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Sprains & Strains 1 Presented by: Risk Management Department Nueces County.

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Presentation on theme: "Sprains & Strains 1 Presented by: Risk Management Department Nueces County."— Presentation transcript:

1 Sprains & Strains 1 Presented by: Risk Management Department Nueces County

2 Topics of Discussion 2 Sprains and strains – what are they? Causes Difference between sprains and strains Common types How and where they occur Signs, symptoms, treatment Ways to prevent

3 What are Sprains & Strains? 3 Sprains and strains are two types of MSDs, or musculoskeletal disorders MSD’s are injuries or disorders of the: o muscles, nerves, tendons, joints, cartilage, and o supporting structures of the upper and lower limbs, neck and lower back that are caused, precipitated, or exacerbated by sudden exertion or prolonged exposure to physical factors (e.g. force, repetition, vibration or awkward posture) - CDC/NIOSH

4 Causes of Sprains & Strains? 4 They are caused by excessive reaching, bending, lifting, gripping, squatting, or twisting of hands, shoulders or body Caused by any work performed with high force, with many repetitions, or in an awkward position

5 Causes of Sprains & Strains? 5 A sprain is a stretch or tear of a ligament (band of fibrous tissue that connects two or more bones at a joint); stretched too far from normal position One or more ligaments may be injured at the same time Most common: - sprained ankle

6 What’s the Difference? 6 A strain is an injury to a muscle or tendon (thick, tough fibrous cord of tissue that connects a muscle to a bone) Can be as simple as overstretching a muscle or tendon, or it can be a partial or complete tear Most common: strained back

7 Types of Sprains & Strains 7 Back injuries, including pulled back muscles and ruptured discs Squashed nerves causing severe pain, such as carpal tunnel in wrist or sciatic leg pain from back Ligament sprains in the upper body Shoulder muscle sprains and dislocations Abdominal hernias Tendon injuries to the hands, forearms and elbows (tennis elbow) Ankle sprains and strains

8 How Do They Occur? PPT Carrying, holding, or restraining items, people or animals Lifting, pushing, holding or pulling loads Working in a fixed position with the back bent, sitting or standing continuously, or driving vehicles for long periods Repetitive tasks such as reaching to lift or lower objects, or to grip tools continuously Working in awkward positions involving bending or twisting your body to reach items Vibrations through the body like driving a truck or using a powered hand tool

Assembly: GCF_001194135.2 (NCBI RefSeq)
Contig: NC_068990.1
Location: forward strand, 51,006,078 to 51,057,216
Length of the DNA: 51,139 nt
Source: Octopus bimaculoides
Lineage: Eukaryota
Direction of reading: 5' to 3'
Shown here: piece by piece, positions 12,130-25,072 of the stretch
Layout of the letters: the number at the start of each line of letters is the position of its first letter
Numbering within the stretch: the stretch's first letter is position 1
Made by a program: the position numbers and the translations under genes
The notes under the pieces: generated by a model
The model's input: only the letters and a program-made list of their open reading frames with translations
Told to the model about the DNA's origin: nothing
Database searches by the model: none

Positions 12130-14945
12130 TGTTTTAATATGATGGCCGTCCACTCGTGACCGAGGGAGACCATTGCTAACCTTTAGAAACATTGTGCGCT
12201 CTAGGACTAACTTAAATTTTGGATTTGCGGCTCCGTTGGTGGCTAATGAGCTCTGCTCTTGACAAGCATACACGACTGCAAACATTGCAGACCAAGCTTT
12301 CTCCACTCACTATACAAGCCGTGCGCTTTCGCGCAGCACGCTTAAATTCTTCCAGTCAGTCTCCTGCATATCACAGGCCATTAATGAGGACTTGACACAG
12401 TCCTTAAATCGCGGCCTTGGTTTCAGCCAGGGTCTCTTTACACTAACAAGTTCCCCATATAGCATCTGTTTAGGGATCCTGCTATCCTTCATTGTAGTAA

9 Where Do They Occur? 9 Construction & Road Work Agriculture & Grounds Maintenance

10 Where Do They Occur? 10 Trucking & Transportation Office Work & Food services

11 Where Do They Occur? 11 Delivery & Moving Custodial & Maintenance

12 What are the Signs & Signals? 12 For a sprain: Pain, swelling, bruising, not being able to move the joint For a strain: Pain, muscle spasms, muscle weakness, swelling, cramping, trouble moving the muscle

13 Treatments for Sprains & Strains 13 FIRST STAGE – to reduce swelling and pain RICE therapy (Rest, Ice, Compress, Elevate) for the first 24 to 48 hours 1.Rest the injured area (reduce regular exercise or activities as needed) 2.Ice the injured area, 20 minutes at a time, four to eight times a day (cold pack, ice bag, or plastic bag filled with crushed ice and wrapped in a towel can be used)

14 Treatments for Sprains & Strains 14 3.Compress the injured area, using bandages, casts, boots, elastic wraps or splints to help reduce swelling 4.Elevate the injured area, above the level of the heart, to help decrease swelling while you are lying or sitting down

15 Treatments for Sprains & Strains 15 Health care provider may recommend an anti-inflammatory drug such as aspirin (Bayer), ibuprofen (Advil, Motrin), or acetaminophen (Tylenol) to help decrease pain and inflammation If moderate sprain, may require use of mobility aids, such as a cane, crutches, a walker or wheelchair If severe sprain, may need surgery to repair torn ligaments, muscle or tendon

16 Treatments for Sprains & Strains 16 SECOND STAGE – Rehabilitation 1.Physical therapy/exercise program: designed to help reduce swelling, prevent stiffness and restore normal, pain-free range of motion (during first week after injury)

17 Treatments for Sprains & Strains Increase strength and flexibility (about second week after injury); usually more demanding exercises to improve function

18 Treatments for Sprains & Strains 18 Advanced stretching?

19 Treatments for Sprains & Strains Return to full daily activities, including sports if appropriate; must work closely with physical therapist to avoid re-injury

20 How Much Time to Heal? 20 Time needed for full recovery: - Mild sprain/strain: three to six weeks - Moderate sprain/strain: two to three months - Severe sprain/strain: eight to 12 months

21 How Can We Prevent This? 21 Although we cannot prevent all sprains and strains from occurring, there are some tips on how to avoid them: - Stretch before you workout or move heavy items - Wear proper footwear for the activity you are doing

22 How Can We Prevent This? 22 Warm up adequately before activities Be aware and avoid slippery/ uneven surfaces. If unable to, proceed with CAUTION.

23 Summary 23 Sprains and strains are classified as muscular- skeletal disorders Many causes including carrying, pushing, lifting, pulling, doing repetitive tasks, or working in awkward positions Treat by using RICE (Rest, Ice, Compression, Elevation) Prevent by stretching, wearing proper footwear, using caution while walking

24 Questions? 25 Contact Risk Management Risk Manager: Lance C Esswein Emergency & Risk Management Specialist: Martha Sanchez Phone: FAX:


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